Depression in Patients with Spinal Cord Injury Referred to the Specialized Centers in Tehran, Iran

AUTHORS

Razieh Mokhber Dezfoly 1 , Mehdi Rezaee 1 , * , Minoo Kalantari 2 , Alireza Akbarzadeh Baghban 3 , Amir Hasan Kohan 4

AUTHORS INFORMATION

1 Physiotherapy Research Center, School of Rehabilitation, Shahid Beheshti University of Medical Sciences, Tehran, Iran

2 Department of Occupational Therapy, School of Rehabilitation, Shahid Beheshti University of Medical Sciences, Tehran, Iran

3 Proteomics Research Center, School of Rehabilitation, Shahid Beheshti University of Medical Sciences, Tehran, Iran

4 Brain and Spinal Cord Injury Research Center, Neuroscience Institute, Tehran University of Medical Sciences, Tehran, Iran

ARTICLE INFORMATION

Archives of Neuroscience: 5 (3); e66718
Published Online: June 12, 2018
Article Type: Research Article
Received: February 13, 2018
Accepted: March 10, 2018
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Abstract

Background and Objectives: Depression has an effective role in the performance of patients with spinal cord injury (SCI) and causes several health disorders that affect all life aspects of such patients including their goals and communications and most importantly, health-related quality of life. The current study aimed at investigating depression in patients with SCI referred to the specialized centers of SCI in Tehran, Iran.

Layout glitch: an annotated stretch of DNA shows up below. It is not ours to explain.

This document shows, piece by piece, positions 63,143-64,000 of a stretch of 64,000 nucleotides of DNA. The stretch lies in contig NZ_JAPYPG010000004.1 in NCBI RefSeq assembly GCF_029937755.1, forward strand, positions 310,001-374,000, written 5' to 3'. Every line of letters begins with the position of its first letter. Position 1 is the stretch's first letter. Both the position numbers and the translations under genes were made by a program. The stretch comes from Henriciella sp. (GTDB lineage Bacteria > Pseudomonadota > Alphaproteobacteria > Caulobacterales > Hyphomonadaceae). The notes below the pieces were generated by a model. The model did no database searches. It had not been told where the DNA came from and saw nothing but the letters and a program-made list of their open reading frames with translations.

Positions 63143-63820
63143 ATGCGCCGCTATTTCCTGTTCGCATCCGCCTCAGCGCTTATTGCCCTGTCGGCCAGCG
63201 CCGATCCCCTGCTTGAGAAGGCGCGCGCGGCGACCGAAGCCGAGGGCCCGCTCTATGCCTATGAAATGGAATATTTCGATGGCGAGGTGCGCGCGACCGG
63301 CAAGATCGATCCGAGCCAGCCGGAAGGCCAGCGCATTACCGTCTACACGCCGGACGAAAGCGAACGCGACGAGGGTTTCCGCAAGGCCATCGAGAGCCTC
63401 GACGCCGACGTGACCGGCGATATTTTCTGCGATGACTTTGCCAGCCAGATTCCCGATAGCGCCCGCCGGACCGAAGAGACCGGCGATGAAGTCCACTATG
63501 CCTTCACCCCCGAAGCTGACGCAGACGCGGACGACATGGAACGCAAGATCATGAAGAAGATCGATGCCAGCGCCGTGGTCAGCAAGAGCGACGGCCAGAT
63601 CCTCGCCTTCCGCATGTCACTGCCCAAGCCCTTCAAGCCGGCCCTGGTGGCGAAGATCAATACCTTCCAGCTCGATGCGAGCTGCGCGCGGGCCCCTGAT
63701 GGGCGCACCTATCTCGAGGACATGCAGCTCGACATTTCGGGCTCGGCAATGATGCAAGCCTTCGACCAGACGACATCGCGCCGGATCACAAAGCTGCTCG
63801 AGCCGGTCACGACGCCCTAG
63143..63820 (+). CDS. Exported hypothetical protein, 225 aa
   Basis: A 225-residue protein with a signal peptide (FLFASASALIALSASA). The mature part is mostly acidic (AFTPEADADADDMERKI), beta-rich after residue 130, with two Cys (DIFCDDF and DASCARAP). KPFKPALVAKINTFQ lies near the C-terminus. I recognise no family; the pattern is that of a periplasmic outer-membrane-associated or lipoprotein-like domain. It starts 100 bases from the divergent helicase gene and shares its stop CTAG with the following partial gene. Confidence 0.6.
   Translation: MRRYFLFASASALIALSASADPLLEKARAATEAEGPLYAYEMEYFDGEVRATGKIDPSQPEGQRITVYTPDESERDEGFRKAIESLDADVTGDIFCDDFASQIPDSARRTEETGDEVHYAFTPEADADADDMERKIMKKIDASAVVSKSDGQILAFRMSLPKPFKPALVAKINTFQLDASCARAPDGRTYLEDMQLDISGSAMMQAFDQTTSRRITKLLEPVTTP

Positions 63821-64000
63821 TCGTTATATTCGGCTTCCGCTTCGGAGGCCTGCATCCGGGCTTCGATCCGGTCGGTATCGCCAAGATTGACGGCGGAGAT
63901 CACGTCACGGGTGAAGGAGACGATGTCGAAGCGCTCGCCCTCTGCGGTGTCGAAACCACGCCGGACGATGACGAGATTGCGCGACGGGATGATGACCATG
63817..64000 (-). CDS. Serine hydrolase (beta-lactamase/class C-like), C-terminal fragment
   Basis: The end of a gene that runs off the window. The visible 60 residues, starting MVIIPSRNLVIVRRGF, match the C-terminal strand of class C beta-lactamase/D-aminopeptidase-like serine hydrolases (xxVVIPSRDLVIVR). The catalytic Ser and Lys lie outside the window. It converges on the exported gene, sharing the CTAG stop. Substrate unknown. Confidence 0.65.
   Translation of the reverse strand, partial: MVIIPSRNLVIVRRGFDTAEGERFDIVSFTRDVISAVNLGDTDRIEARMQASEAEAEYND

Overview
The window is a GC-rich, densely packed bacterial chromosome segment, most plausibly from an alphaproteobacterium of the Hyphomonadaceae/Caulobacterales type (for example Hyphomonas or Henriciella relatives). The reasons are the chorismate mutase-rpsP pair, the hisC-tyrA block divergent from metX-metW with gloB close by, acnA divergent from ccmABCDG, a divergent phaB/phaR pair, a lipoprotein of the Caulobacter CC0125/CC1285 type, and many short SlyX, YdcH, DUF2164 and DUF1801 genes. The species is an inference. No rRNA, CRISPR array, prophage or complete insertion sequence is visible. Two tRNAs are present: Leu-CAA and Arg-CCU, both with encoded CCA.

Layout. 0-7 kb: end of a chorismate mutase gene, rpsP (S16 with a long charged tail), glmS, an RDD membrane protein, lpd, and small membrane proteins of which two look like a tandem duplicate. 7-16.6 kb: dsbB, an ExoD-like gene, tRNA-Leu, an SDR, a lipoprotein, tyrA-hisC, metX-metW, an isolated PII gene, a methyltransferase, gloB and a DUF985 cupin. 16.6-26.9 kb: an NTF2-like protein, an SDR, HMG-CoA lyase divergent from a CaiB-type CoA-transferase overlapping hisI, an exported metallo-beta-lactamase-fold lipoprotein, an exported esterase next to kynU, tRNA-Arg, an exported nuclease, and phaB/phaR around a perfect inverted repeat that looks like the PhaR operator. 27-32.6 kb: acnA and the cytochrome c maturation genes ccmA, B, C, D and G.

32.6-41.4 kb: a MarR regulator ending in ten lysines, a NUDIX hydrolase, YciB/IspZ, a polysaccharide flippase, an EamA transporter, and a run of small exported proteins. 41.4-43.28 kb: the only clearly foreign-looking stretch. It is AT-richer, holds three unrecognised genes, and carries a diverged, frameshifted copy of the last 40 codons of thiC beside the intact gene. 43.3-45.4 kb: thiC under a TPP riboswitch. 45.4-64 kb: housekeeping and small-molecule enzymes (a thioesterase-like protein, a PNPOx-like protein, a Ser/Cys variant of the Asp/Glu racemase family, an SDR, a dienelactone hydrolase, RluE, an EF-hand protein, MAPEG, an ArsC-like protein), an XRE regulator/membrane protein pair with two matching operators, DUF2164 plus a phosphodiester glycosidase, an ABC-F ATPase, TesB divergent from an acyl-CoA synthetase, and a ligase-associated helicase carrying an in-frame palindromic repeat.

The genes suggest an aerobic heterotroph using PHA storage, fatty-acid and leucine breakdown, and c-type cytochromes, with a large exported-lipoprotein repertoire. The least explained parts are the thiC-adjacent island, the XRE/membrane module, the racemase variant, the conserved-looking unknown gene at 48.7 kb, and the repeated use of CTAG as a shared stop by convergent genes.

Materials and Methods: In the current descriptive study, depression status of 51 patients with SCI referred to the specialized centers of the SCI in Tehran from July to November 2017 was investigated using the second version of Beck depression inventory (BDI). The mean depression in and the different levels of the SCI were compared using the statistical tests of Kruskal-Wallis H and independent samples t test; the severity of depression in these groups was determined according to test instructions and the distribution of individuals into different classes of severity of depression was determined and compared using the statistical tests of Pearson correlation, chi-square, and the Fisher exact.

Results: The mean score of BDI was above 18 in age and gender groups and there was no significant difference between the groups regarding age (P = 0.301), gender (P = 0.199), and level of SCI (P = 0.374). But, there was a significant difference in the distribution of individuals according to the classification of the severity of depression in the age groups (P = 0.045), however, the difference in the distribution of subjects was not significant in both the gender and the SCI level groups (P = 0.567 and P = 0.477, respectively).

Conclusions: The obtained results revealed the need for paying more attention by the authorities and policy makers to the psychological complications, especially depression and providing proper therapeutic services for patients with SCI.

Keywords

Spinal Cord Injury Depression Mental Disorder